Soccer Timeouts

Introduction

In professional soccer, the game clock will keep ticking and not stop, which is also known as a running clock. You may be familiar with timeouts in other sports and how teams can temporarily stop the game clock at will. But in soccer, this is not the case.

Are there timeouts in soccer?

Because of the running clock, soccer does NOT have timeouts. The only time that the teams can regroup is in between the two-45 minute halves.

Can the referee stop the game?

However, the referee does have the authority to stop play, even though this is very uncommon. If he does stop play, this can be referred to as a timeout.

soccer game clock

When Can A Referee Stop The Game?

Unlike other sports, soccer does not give teams the ability to call timeouts. However, the referee can signal a stoppage of play for things like an injury that requires excessive attention.

Referees can also stop the clock if there is an issue with either of the goals or a hazard on the field that needs to be addressed.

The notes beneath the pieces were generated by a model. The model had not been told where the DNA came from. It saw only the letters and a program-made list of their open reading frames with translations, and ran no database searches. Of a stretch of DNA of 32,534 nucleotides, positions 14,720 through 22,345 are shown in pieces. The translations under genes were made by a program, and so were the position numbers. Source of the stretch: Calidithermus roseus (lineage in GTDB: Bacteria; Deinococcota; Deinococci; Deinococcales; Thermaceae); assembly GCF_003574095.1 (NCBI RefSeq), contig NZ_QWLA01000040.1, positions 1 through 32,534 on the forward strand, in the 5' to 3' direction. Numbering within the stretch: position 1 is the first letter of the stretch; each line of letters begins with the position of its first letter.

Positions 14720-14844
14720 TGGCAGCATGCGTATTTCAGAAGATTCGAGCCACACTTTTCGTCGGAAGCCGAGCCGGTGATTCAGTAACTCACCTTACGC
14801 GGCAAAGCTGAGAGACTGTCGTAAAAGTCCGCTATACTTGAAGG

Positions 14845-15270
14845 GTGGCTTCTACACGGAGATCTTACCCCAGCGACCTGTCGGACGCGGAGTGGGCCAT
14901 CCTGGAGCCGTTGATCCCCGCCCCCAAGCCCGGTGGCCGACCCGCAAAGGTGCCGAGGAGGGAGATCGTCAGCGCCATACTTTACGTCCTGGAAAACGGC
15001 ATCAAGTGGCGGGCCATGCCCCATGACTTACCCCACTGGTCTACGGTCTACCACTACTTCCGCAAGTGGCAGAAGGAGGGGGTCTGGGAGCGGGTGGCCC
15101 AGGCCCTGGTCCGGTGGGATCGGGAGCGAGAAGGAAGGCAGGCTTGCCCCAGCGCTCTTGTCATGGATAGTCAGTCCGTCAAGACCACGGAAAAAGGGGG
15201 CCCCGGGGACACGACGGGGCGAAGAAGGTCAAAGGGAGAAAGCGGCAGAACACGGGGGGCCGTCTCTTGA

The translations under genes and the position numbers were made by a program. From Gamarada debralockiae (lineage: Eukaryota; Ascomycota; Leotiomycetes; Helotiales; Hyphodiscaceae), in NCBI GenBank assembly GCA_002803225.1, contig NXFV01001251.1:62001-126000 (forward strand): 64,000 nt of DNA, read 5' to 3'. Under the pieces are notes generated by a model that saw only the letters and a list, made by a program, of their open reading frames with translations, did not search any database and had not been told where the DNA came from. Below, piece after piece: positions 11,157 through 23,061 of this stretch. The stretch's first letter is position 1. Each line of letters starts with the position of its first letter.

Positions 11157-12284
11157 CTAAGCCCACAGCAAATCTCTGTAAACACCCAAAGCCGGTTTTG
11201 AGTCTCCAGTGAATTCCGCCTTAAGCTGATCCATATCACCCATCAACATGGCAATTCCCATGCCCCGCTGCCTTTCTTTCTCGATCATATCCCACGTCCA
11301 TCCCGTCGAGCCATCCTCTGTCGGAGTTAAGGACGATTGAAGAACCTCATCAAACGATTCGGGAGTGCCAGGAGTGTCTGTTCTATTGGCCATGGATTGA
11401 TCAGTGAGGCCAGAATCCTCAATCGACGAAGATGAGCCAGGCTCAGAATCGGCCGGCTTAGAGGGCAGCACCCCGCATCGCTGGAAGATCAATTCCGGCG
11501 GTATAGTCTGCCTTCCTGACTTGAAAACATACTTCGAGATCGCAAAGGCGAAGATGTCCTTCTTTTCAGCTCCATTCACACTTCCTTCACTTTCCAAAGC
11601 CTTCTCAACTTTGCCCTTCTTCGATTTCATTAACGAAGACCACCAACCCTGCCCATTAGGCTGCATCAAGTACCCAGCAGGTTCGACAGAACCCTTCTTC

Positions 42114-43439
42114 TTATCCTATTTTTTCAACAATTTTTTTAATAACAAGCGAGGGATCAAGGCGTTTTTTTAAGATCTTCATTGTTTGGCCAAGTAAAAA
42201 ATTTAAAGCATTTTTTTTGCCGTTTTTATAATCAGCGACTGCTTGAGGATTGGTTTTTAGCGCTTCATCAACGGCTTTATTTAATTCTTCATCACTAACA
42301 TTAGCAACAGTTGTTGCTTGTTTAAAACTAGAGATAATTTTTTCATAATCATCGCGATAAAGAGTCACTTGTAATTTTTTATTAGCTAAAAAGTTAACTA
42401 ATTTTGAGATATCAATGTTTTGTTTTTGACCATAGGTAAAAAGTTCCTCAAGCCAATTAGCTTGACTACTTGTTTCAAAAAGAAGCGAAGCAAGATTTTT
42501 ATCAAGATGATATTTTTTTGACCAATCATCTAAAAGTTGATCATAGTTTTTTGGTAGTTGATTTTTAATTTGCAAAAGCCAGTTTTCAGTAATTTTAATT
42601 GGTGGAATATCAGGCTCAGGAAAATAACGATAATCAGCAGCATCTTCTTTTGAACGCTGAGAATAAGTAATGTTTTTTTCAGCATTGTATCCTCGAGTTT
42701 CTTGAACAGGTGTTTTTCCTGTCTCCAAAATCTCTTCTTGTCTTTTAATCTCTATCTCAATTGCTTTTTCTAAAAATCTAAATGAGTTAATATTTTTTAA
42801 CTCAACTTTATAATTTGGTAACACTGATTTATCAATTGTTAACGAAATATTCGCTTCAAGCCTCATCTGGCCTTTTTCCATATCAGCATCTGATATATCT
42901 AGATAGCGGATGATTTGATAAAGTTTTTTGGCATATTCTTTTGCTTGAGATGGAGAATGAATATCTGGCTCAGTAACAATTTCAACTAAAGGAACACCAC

Even if the referee calls a timeout, the running clock does not stop. Instead, if the timeout takes significantly long, time can be added time to the end of each half, which is called stoppage time. This makes up for the time that was taken up during the referee's timeout.

Benefits of Having No Timeouts

Players have some advantages that come with no timeouts. In fact, there are some advantages to having a running clock without timeouts in soccer, too.

The first is the most obvious, which means the game is (usually) continuous, meaning players can participate in the game with little stoppage- little stoppage means more action.

Other advantages include quick turnovers, which allows the game to be more exciting for players and the crowd.

Disadvantages of Having No Timeouts

Running clocks can easily tire out players. This is why it's important to have many substitutions ready. Running clocks also mean that the players feel like they're on a limited time, or even rushed, to perform certain actions, like throw-ins, corner kicks or punts.

A lack of timeouts can also prevent a coach from regrouping his team effectively. It may be hard to organize plays without periods of time for sideline coaching throughout the game.

College Soccer and Injuries

Remember how we said that the game clock never stops ticking in soccer. Well, there's one exception.

In most professional matches, the game clock will not be stopped for any occurrence that happens on the pitch. However, in the United States, the collegiate matches governed by the NCAA does allow for the game clock to be stopped in the instances mentioned above, like prolonged injury on the field, or even a hazard on the field.


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